Dark Soy Sauce...aka Double Black Sauce is a totally different product than the normal thin lite soy sauce that you buy in most markets. The product I'm referring to is sold in Asian Markets. I'm fortunate to have China Town a subway or car ride is there that I shop for my authentic Asian ingred.
It is this product that I use in Fried Rice.
MSG is not a carcinogen, nor is it bad for you. Soy sauce contains naturally occuring MSG. Billions of Asians consume MSG laden foods every day with absolutely no ill consequences to their health. The main driving force behind the 'MSG is bad for you' myth isn't based on science, it's based on fear of foreigners, aka, xenophia. If you tell an Asian MSG is bad for them, they'll laugh in your face. And rightfully so.

If MSG concerns you, you shouldn't be making fried rice with soy sauce, nor should you eat tomatoes or parmesan cheese, as they contain naturally occuring MSG as well.

OU8thisSN, click the link. The high heat, the type of soy sauce, regional Chinese approaches to the dish, the science behind refrigerating the rice - all there. I don't normally go out of my way to direct people to other discussion forums, but in this case, all your answers, and more, are there.
Mushrooms too, have a naturally occuring MSG in them. That's part of what makes them so good with so many things. :)

Fried rice is definitely one of those foods that requires a careful ballance of flavors, something savory, like mushrooms, salt, soy sauce, etc, with the sweetness or the rice, a touch of Chinese 5-spice powder, snow peas, etc. Color comes in the form of carrot, celery, snow peas, etc. The meat should be light as well. Pork or poultry are naturals for stir fry, as is shrimp or crab meat. Scallops are good, as long as they are minced, and not to great in quantity. And peanut, or a neutral flavored oil such as sunflower oil is preffered to moisten the mixture.

Hope this helps.

Seeeeeya; Goodweed of the North
Sorry Scott123, but I'll disagree with you on soya sauce, if not MSG...

Soya sauce will skyrocket your bloodpressure and do evil things to your heart...

I'm not sure what the crab is on MSG, aside to know there is one, but you CANNOT eat a North American diet and compare yourself with an Asian in what will have positive/negative effects...

Re-read or contact Audeo on her several posts and give your head a shake!

Or skin an ounce of chicken off a cooked carcass and mix it in with your rice and noodles, as is the case in Asia (in case you've never been there and seen the real life thing!) just to "flavour" it...because that's about how much "meat" it in the diet there, as compared with 1 pound steaks per person here....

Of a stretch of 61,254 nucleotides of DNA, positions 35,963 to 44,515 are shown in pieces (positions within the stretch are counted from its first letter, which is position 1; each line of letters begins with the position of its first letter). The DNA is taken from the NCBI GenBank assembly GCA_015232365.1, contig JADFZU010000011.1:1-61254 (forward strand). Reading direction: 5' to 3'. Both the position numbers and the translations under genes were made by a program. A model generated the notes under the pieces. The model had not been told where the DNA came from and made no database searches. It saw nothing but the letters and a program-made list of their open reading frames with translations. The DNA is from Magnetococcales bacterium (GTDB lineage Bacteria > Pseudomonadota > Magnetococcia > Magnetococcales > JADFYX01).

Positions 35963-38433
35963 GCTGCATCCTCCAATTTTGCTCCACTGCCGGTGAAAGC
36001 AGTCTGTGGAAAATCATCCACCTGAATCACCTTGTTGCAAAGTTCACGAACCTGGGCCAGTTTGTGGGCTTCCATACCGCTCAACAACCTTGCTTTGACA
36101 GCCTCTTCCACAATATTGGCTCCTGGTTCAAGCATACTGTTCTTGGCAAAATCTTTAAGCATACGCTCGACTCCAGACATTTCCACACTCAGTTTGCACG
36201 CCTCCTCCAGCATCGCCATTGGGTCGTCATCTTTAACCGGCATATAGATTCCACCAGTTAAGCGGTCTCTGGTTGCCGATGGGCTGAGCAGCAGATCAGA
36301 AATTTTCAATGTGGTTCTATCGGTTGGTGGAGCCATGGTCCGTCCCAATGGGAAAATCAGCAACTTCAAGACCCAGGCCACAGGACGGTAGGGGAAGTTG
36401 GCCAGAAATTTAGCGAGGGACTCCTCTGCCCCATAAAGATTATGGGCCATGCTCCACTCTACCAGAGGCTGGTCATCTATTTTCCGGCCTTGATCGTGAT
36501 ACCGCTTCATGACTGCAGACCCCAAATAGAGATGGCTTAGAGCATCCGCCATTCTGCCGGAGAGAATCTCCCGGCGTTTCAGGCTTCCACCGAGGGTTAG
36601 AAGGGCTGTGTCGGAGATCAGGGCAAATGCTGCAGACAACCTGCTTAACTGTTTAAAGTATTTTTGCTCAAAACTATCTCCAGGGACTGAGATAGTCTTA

And donate a bunch to Heart Disease'll be investing in yourself, the way you're going at it!

Lifter; I use the Lite, or low sodium soy sauce. I find the other too salty for my tastes. And I use just a little. I like the flavor much better. In fact, I don't really care for regular soy sauce. I never used it until the lighter versions came out. And I agree with you. Too much sodium, whether caused by MSG, or salt, is hard on the heart, can cause strokes, angina, water retention, and other things not good for our bodies.

I'm fortunate in that our family has a history of strong hearts and no one with high blood pressure. Unfourtunately, we have other problems. I think all of us on this planet have some inherited genetic weakness of some kind.

After all, if we outsmart the fast-moving objects trying to run us down, and choose only the aircraft that arrive safely to their destinations, and avoid slipping on ice and cracking our heads wide open, well, there has to be something to propell us past this limited mortality :)

Seeeeeya; Goodweed of the North
Lifter, telling someone they are going to develop heart disease is in extremely poor taste. There are certain lines you shouldn't cross in polite conversation, regardless of the depth of commitment to an ideal.

So, you're anti-salt, good for you. If you want to live your life terrified of food, go for it, but please don't project your fears on me. My intake of sodium is a fraction of the norm.

Some sodium intake is necessary for our bodies to function. An excess of sodium is where you get into problems. Am I advocating excess sodium intake? Of course not! I avoid processed high sodium foods and I use only minimal amounts of salt in my cooking. If anything my use of MSG lowers the sodium in my food since much less salt is needed when the two are combined.
>> If MSG concerns you, you shouldn't be making fried rice with soy sauce, nor should you eat tomatoes or parmesan cheese, as they contain naturally occuring MSG as well.

You know I guess some people dont understand the concept of MODERATION.

salt occurs in many things naturally too. I dont advocate dousing my food with it though.

The other logical fallacy is that you admit some foods contain MSG naturally and then you advocate adding more of it. Huh?
Also, you should not be stir frying w/ olive oil (the original poster on this thread).

Hot temps and olive oil is thought to produce carcinogens, at least some sources claim this. How much, how bad, I dunno, but the taste will be off.